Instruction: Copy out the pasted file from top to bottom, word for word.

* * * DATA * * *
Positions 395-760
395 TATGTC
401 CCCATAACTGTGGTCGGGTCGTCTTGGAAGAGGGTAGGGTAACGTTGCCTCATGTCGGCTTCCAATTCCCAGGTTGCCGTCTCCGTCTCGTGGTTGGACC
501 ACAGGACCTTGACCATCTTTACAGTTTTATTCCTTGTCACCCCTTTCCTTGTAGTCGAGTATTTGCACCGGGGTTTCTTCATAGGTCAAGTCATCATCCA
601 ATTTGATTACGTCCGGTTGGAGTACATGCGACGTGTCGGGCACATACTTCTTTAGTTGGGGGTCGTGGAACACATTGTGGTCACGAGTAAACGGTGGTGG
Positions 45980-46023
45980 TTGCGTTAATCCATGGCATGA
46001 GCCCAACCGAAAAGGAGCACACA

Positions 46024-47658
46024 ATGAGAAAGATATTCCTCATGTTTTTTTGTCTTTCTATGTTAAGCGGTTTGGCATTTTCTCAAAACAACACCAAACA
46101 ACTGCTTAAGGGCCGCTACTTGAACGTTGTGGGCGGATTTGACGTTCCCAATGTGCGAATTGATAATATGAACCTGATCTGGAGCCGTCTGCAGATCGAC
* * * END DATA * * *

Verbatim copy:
Positions 395-760
395 TATGTC
401 CCCATAACTGTGGTCGGGTCGTCTTGGAAGAGGGTAGGGTAACGTTGCCTCATGTCGGCTTCCAATTCCCAGGTTGCCGTCTCCGTCTCGTGGTTGGACC
501 ACAGGACCTTGACCATCTTTACAGTTTTATTCCTTGTCACCCCTTTCCTTGTAGTCGAGTATTTGCACCGGGGTTTCTTCATAGGTCAAGTCATCATCCA
601 ATTTGATTACGTCCGGTTGGAGTACATGCGACGTGTCGGGCACATACTTCTTTAGTTGGGGGTCGTGGAACACATTGTGGTCACGAGTAAACGGTGGTGG
Positions 45980-46023
45980 TTGCGTTAATCCATGGCATGA
46001 GCCCAACCGAAAAGGAGCACACA

Positions 46024-47658
46024 ATGAGAAAGATATTCCTCATGTTTTTTTGTCTTTCTATGTTAAGCGGTTTGGCATTTTCTCAAAACAACACCAAACA
46101 ACTGCTTAAGGGCCGCTACTTGAACGTTGTGGGCGGATTTGACGTTCCCAATGTGCGAATTGATAATATGAACCTGATCTGGAGCCGTCTGCAGATCGAC